A court clerk provides administrative and clerical support to a local, state, or federal court system, and is responsible for ensuring that all logistical details of a trial run smoothly. The job description of a court clerk requires strong organizational abilities, detailed knowledge of court proceedings, and strong communication skills.
A court clerk creates and processes court orders and other paperwork, maintains records of court proceedings, takes notes during trials, and provides details and instructions to jury members.
Essential Duties and Responsibilities of a Court Clerk
•Draws up warrants, jury summons, and other court-related documents.
•Processes paperwork related to court trials.
•Notifies individuals of court dates and required appearances.
•Provides information to selected jurors with regard to trial procedures.
•Maintains organized records of all trials and court proceedings.
•Prepares all documents and materials needed during a trial.
•Takes minutes at trials.
•Manages courtroom schedule.
•Answers questions about trials or court documents.
•Retrieves old court documents from storage or database as necessary.
•Places requests for documents required by judges or lawyers during trials.
•Swears in jurors and witnesses during trials.
•Schedules hearings and court appointments.
•Transcribes documents for judges and lawyers as needed.
•Types up and edits confidential documents and correspondence on behalf of judges and/or lawyers.
•Enters necessary information into court database.
•Answers phones, sends faxes, responds to emails, and performs other clerical duties as needed.
•Orders supplies for court office.
Required Knowledge, Skills and Abilities
•Possesses detailed knowledge of logistics of court proceedings.
•Is able to read and interpret legal documents.
•Demonstrates strong organizational skills.
•Pays close attention to detail.
•Is proficient in use of Microsoft Office Suite, particularly Word and Outlook.
•Demonstrates strong interpersonal skills.
•Communicates clearly and effectively.
•Is capable of translating legal terminology into layman’s terms for explanatory purposes.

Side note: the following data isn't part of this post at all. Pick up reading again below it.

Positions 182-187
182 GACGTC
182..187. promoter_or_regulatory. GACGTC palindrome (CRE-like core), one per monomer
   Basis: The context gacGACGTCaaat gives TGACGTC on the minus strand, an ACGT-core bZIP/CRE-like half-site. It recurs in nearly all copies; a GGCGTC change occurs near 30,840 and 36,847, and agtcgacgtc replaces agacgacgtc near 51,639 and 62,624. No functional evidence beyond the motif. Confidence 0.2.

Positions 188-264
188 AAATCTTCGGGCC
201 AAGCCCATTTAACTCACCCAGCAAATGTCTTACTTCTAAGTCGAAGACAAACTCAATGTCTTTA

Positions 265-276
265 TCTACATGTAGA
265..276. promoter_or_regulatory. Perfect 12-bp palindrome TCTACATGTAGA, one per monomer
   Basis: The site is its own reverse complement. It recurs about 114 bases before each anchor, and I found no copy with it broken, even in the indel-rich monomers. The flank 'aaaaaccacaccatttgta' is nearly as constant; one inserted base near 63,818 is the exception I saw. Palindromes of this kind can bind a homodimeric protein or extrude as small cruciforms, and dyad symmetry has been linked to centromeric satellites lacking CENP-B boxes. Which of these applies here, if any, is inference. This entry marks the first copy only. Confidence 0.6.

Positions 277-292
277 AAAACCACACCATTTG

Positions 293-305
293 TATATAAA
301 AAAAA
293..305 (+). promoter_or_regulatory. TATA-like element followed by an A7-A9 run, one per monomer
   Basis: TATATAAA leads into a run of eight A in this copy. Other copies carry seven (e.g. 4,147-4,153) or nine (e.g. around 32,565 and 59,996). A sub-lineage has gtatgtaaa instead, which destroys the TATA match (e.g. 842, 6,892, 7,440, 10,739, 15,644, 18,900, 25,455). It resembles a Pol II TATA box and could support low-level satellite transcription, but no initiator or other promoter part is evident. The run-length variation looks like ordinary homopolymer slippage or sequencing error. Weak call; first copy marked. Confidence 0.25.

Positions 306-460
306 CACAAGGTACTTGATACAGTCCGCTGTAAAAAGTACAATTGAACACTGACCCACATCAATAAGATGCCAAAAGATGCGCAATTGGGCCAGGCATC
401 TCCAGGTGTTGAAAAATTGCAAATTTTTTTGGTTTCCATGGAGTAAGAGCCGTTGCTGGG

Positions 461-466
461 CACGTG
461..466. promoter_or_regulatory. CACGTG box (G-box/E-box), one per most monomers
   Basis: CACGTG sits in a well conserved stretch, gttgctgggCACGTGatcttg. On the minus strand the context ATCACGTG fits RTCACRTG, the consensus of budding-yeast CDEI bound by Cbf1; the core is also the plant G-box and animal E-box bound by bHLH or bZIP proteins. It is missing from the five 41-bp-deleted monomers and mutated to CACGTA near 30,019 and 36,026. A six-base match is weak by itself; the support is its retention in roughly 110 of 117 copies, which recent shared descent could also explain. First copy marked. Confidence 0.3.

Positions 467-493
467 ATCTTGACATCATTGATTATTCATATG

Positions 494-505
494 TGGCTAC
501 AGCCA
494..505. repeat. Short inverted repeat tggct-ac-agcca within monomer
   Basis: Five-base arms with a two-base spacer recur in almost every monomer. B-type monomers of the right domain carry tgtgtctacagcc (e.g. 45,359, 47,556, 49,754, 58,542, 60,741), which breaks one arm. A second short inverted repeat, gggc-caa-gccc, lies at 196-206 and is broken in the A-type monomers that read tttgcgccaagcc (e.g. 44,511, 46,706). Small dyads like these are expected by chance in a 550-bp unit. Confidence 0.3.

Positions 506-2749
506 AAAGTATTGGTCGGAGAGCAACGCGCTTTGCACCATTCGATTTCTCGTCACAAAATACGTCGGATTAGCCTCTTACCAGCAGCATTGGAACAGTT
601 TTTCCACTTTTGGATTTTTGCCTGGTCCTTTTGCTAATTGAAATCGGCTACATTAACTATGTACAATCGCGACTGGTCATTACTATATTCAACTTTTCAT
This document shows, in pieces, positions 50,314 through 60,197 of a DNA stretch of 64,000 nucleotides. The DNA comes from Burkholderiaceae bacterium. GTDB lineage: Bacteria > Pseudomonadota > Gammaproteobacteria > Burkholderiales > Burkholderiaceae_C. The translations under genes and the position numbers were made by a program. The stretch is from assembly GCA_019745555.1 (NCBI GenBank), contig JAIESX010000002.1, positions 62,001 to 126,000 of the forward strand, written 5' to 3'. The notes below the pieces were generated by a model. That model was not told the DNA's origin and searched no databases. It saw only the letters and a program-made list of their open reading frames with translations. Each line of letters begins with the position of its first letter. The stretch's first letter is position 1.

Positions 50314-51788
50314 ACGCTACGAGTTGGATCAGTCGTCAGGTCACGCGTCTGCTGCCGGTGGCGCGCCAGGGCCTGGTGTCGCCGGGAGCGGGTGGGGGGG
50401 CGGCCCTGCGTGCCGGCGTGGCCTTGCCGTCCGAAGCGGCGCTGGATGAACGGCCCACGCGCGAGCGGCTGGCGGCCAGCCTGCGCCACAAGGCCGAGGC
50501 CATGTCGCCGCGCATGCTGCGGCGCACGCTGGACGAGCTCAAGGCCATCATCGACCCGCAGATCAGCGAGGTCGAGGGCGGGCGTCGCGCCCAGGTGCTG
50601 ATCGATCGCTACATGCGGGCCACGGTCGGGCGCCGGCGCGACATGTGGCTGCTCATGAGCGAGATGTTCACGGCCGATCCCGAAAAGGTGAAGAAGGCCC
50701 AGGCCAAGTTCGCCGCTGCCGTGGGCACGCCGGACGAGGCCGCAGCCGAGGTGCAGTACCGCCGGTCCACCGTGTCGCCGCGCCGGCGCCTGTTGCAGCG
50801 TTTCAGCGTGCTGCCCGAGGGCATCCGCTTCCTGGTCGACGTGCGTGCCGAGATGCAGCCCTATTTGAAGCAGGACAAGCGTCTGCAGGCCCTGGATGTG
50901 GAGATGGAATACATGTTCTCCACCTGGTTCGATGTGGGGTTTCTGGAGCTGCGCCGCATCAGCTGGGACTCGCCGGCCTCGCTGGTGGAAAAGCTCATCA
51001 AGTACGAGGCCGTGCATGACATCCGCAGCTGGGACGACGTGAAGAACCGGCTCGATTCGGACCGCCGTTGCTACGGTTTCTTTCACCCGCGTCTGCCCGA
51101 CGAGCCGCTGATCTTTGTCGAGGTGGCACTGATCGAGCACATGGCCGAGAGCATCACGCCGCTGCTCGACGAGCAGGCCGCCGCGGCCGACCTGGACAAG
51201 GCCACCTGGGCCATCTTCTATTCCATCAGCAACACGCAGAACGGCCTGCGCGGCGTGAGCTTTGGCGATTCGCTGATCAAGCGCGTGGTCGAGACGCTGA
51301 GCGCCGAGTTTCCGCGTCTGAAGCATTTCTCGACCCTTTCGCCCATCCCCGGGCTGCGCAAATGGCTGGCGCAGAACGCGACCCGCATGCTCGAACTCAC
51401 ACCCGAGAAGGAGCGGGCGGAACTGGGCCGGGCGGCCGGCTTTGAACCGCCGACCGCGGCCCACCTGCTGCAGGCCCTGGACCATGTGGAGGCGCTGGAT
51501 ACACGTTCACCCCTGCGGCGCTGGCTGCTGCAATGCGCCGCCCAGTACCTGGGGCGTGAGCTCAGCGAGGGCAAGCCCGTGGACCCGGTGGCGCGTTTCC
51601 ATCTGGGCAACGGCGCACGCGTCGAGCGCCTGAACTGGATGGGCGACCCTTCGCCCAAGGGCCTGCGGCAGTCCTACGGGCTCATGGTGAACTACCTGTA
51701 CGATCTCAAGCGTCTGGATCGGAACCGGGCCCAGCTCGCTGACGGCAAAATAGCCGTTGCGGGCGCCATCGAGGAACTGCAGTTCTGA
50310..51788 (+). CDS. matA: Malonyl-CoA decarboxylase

•Exhibits excellent typing and shorthand skills.
•Demonstrates ability to responsibly and discretely handle sensitive documents and confidential information.
•Manages time efficiently.
•Demonstrates ability to multi-task effectively.
•Works well with a variety of individuals.
•Exhibits familiarity with the use and function of basic office equipment.
•Is capable of remaining alert and attentive during long trials or hearings.
Education and Experience
A court clerk holds a high school diploma and an Associate’s Degree in Criminal Justice or Legal Studies. Court clerks who work for federal courts must also hold a Bachelor’s Degree in Criminal Justice or a related field. Most court clerks have previous experience as administrative assistants or paralegals.
A significant portion of a court clerk’s workweek is spent in an office setting, processing paperwork and handling administrative details. A clerk also spends time in the courtroom, providing support to the judges, lawyers, and members of the jury. A court clerk typically works 40 hours per week, though may work some overtime depending on the length and nature of certain trials. During serious, grotesque, or high-profile court cases, the work environment can be stressful.
The average salary for a court clerk is $35,000 per year. Salaries range from $25,000 to $60,000 depending on years of experience and location.